Family Activities: Corrugated
By Courtney Klemens, Manager of Family Programs
Simone Leigh has said that she is most interested in highlighting Black women’s traditions, and specifically those who “have been left out of the archive or left out of history.” Create a dynamic layered portrait that celebrates some of these women, whom you may or may not know! Download and print images of some of these important figures in the history of American sciences, arts, and politics. Then, using patterned papers or magazine cutouts, glue colorful images to create a background for your portrait. Lay transparent contact paper or mylar over the image and add more colorful details or words that tell the story of how these women shaped our world.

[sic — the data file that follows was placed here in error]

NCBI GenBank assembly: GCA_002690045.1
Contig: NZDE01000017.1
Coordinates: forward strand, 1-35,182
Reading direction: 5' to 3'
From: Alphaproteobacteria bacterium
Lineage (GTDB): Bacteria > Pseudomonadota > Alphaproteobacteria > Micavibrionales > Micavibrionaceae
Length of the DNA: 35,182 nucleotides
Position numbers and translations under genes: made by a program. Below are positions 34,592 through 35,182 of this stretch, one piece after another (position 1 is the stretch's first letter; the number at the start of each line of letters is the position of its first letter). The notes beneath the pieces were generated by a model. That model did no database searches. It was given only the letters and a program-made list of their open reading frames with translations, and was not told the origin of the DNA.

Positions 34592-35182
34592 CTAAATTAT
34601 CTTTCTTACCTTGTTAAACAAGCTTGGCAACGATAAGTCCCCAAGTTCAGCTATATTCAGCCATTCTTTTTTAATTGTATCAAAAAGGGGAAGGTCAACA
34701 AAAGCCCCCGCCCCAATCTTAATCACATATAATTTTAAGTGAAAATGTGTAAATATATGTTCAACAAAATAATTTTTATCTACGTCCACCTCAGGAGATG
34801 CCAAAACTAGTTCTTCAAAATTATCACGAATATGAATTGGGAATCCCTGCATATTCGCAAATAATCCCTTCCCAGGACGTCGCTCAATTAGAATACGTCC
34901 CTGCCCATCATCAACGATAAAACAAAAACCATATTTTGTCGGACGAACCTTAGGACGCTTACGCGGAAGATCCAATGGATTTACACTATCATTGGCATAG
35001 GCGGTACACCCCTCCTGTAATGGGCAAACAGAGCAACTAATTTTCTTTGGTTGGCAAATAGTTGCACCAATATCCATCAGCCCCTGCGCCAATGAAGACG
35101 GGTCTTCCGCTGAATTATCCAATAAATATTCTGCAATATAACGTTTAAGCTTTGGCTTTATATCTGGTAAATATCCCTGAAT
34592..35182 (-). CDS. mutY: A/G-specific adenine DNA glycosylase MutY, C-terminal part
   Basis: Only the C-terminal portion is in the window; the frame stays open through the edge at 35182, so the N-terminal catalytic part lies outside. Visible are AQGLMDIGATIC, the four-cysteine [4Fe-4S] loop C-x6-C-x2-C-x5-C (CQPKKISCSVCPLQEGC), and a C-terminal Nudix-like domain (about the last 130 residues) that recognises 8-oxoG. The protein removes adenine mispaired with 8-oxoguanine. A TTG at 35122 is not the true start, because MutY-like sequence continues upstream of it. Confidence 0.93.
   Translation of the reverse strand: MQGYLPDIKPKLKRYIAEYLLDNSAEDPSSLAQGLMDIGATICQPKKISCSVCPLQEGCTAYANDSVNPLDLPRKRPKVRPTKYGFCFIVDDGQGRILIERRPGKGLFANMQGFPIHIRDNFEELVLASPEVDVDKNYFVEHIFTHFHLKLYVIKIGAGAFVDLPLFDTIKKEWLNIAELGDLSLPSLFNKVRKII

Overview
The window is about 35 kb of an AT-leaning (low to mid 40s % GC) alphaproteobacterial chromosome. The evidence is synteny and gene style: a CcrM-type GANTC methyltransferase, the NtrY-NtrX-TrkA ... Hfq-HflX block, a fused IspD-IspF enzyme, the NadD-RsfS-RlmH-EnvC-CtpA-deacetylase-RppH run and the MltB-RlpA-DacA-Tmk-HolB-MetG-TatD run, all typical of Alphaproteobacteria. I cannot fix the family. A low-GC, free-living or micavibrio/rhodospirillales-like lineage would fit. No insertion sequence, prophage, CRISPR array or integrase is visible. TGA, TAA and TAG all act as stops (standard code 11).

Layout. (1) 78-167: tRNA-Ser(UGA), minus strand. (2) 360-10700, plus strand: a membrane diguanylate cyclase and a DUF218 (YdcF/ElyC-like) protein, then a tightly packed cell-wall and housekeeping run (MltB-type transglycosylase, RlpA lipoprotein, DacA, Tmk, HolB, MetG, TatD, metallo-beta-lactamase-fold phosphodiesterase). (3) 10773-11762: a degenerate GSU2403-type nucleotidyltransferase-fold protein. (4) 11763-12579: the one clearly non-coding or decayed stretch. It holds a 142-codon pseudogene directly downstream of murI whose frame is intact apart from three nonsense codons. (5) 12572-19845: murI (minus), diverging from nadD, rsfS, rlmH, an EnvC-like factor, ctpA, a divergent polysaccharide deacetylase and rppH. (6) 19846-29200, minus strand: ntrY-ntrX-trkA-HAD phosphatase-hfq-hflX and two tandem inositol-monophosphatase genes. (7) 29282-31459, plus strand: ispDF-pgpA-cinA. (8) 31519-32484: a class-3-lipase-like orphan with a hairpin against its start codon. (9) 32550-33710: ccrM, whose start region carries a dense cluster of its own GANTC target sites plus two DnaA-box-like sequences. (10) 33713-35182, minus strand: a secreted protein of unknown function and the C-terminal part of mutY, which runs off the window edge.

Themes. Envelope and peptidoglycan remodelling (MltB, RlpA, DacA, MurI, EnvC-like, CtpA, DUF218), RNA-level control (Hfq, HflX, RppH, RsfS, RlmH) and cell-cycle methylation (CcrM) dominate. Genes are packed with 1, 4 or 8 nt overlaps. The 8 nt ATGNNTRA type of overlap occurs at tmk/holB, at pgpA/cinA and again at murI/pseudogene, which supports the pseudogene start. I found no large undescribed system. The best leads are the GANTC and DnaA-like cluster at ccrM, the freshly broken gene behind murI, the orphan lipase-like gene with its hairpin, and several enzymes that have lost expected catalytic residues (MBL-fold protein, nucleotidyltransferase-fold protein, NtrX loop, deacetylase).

The female form in Corrugated emerges from a heavy metal base that might resemble a roof or metal pipe, or perhaps even a skirt. Explore how Leigh blends ceramics with other forms of sculpture by creating your own hybrid figure. Find objects from around your home that you can transform into a human form by adding sculpted body parts. Shape and mold a piece of air-dry clay into a head, arms, or legs, then stick them onto an object you’d like to see differently. Can a lampshade become an elaborate dress? A water bottle into a torso? What else can you imagine?
Stacked cardboard sculptures
Explore the rhythm and texture of corrugation—the pattern of shaped ridges and grooves—in a simple material: cardboard! Create a tall and sturdy sculpture by stacking shapes cut from cardboard. For stability, start with larger pieces on the bottom and use hot glue to layer increasingly small pieces on top. You can also separate the layers of cardboard scraps to reveal the corrugated paper underneath. Bend and curve these strips of cardboard to add additional texture and movement to your sculpture.